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Milwaukee, WI property tax assessment appeal attorneyBy Attorney Russell J. Karnes

Commercial property owners across Wisconsin have seen declines in revenue as a result of the COVID-19 pandemic. Wisconsin property tax assessors are required to take revenues and expenses into account when valuing commercial property using the income method of valuation. Property owners should expect to receive their notices of assessment in the mail beginning this spring. But whether these assessments will accurately reflect the decline in value for commercial property as a result of the pandemic is an open question. Owners of commercial properties such as office buildings and hotels should prepare now to object to their property tax assessments.

Commercial Property Assessments Must Be Based on Fair Market Value

Wisconsin law requires real property to be assessed at the fair market value using a three-tiered methodology for valuation. The first valuation tier, which provides the best evidence of a property’s value, will be based on a recent sale of the property in question at arm’s length. If the property had not been sold recently at arm’s length sale, then the second valuation tier may be used. This option provides the next best evidence of a property’s value, and it will examine comparable properties that had recently been sold. If neither the first-tier nor second-tier valuation methods are available, an assessor can use the third tier of approaches to determine a property’s value, and these methods include examining factors such as a property’s cost and the income it generates. 

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Milwaukee, WI property tax appeal lawyerBy Attorney Christopher L. Strohbehn

Owners of hotels and others in the hospitality industry have been some of the hardest hit by COVID-19. Relief has been few and far between for many.  On the one hand, they might be fighting business interruption claims because of the downturn in their business, and on the other hand, they are paying the same, if not more in property taxes at a time when their occupancy and customer traffic are at an all-time low.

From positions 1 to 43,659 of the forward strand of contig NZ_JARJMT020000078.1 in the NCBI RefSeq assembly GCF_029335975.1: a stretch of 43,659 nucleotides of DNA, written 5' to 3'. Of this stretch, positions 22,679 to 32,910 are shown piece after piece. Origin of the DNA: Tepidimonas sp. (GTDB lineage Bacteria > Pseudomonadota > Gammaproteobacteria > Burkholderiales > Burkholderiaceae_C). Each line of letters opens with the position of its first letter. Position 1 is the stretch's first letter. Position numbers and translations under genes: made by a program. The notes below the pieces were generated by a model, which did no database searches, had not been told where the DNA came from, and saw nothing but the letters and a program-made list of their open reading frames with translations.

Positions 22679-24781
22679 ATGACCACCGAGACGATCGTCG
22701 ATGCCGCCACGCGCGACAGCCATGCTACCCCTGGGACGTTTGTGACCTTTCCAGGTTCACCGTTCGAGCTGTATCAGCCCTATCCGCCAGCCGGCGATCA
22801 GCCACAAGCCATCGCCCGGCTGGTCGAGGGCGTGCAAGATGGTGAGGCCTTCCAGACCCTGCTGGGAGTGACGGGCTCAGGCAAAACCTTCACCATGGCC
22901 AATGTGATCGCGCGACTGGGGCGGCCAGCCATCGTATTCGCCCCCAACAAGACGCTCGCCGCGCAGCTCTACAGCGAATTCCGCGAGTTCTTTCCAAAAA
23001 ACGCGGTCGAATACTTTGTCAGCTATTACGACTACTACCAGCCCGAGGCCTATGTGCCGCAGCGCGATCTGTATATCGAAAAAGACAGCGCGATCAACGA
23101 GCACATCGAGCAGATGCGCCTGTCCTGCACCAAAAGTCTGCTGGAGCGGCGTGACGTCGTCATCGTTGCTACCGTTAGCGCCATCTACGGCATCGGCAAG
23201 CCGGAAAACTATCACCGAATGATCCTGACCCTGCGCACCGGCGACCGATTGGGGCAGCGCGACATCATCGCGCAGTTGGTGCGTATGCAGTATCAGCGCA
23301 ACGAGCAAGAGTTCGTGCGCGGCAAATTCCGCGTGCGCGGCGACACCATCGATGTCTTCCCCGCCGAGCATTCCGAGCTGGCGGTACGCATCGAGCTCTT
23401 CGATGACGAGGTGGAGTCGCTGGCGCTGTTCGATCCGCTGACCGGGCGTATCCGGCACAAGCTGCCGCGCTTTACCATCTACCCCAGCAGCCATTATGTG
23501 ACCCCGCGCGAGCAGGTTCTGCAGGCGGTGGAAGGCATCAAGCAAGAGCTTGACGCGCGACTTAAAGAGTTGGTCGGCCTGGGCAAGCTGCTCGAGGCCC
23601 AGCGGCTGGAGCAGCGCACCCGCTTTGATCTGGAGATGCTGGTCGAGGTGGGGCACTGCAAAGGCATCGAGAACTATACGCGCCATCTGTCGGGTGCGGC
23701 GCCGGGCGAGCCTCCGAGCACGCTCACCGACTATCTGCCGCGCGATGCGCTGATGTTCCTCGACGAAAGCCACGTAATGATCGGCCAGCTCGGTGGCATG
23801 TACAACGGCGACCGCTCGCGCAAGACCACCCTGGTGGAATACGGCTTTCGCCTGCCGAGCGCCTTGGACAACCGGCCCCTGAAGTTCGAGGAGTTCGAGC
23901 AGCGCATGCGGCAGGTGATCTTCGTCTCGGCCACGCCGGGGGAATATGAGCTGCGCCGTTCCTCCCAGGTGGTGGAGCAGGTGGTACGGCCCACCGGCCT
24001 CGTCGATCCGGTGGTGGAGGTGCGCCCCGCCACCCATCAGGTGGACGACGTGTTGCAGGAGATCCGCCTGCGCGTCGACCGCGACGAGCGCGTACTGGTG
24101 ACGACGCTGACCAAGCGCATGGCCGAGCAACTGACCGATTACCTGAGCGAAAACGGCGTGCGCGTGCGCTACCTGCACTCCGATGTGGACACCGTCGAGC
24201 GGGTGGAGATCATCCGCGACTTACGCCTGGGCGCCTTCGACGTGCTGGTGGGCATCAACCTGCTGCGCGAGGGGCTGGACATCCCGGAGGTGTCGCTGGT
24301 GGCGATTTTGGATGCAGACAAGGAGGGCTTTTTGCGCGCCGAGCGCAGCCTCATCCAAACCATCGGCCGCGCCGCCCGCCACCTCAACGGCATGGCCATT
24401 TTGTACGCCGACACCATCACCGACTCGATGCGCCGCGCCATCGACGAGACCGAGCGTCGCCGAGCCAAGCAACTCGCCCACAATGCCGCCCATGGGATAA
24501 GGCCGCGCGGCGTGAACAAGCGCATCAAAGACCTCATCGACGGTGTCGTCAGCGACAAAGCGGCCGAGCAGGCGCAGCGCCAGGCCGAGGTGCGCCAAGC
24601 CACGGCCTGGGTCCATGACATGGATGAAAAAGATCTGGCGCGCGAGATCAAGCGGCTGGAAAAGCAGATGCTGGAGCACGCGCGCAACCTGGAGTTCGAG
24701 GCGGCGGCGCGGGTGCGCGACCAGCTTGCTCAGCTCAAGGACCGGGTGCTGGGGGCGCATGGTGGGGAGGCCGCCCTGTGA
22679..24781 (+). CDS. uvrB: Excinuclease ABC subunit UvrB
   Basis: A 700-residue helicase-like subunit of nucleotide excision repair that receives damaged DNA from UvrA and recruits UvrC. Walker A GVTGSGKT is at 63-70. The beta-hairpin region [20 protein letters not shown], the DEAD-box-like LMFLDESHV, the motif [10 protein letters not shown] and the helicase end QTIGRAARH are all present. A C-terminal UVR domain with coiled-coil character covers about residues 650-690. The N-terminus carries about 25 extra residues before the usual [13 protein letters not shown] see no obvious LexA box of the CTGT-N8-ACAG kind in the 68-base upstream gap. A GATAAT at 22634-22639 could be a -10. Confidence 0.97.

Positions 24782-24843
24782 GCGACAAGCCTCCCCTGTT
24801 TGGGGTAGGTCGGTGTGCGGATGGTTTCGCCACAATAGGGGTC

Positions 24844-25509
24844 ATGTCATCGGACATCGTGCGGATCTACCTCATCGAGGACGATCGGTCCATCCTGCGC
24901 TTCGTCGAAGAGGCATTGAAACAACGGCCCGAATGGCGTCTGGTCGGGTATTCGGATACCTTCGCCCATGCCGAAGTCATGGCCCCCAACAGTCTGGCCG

The business climate makes it imperative for hotel owners and commercial property owners to consider a property tax appeal recognizing that the market under COVID-19 has and will continue to be different this coming year.

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Milwaukee property tax assessment claim attorneyBy Attorney Christopher L. Strohbehn

Are you are a Wisconsin taxpayer who has objected to the payment of property taxes at the local Board of Review this year? If so, and you received a full hearing deciding the merits of your objection, then it is time to consider filing an excessive assessment claim if you have not already done so.

If you find yourself in this position, this is yet another procedural step you must take if you wish to further contest your claim in Wisconsin Circuit Court.

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Milwaukee property tax assessment attorneyBy Russell J. Karnes

Residents and commercial property owners across Milwaukee and Wisconsin are in sticker shock after receiving notices of huge increases in real estate property tax assessments in the mail. Property owners must be left to wonder: what in the world is the assessor thinking? Milwaukee’s assessors, in particular, could not have sent their revaluation notices at a worse time. While the COVID-19 (Coronavirus) pandemic has shuttered many businesses and put people out of work, property owners are looking for ways to cut expenses to keep their homes and maintain tenants. Property owners are now left to worry about the potential for big increases in next year’s property tax bills because of higher assessments.

While Wisconsin property owners have little or no control over tax rates, the time to object to property tax assessments and challenge assessed values is now.

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Milwaukee property tax assessment attorney

By Attorney Chris Strohbehn

I represent retailers and other taxpayers across the state challenging their property taxes. The municipalities hire lawyers to defend them in court, and political figures speak out in the court of public opinion against them. They are often chastised for exercising their constitutional and statutory rights to challenge their taxes. Every taxpayer has these same fundamental rights. When those taxpayer challenges upset the status quo, you see “dark store” referendums across the state and proposed legislation designed to make their taxpayer challenges procedurally and substantively more difficult. The common refrain along the way is that these taxpayers are “not paying their fair share” and are “causing other taxpayers to have to pay more.” But who is really to blame?

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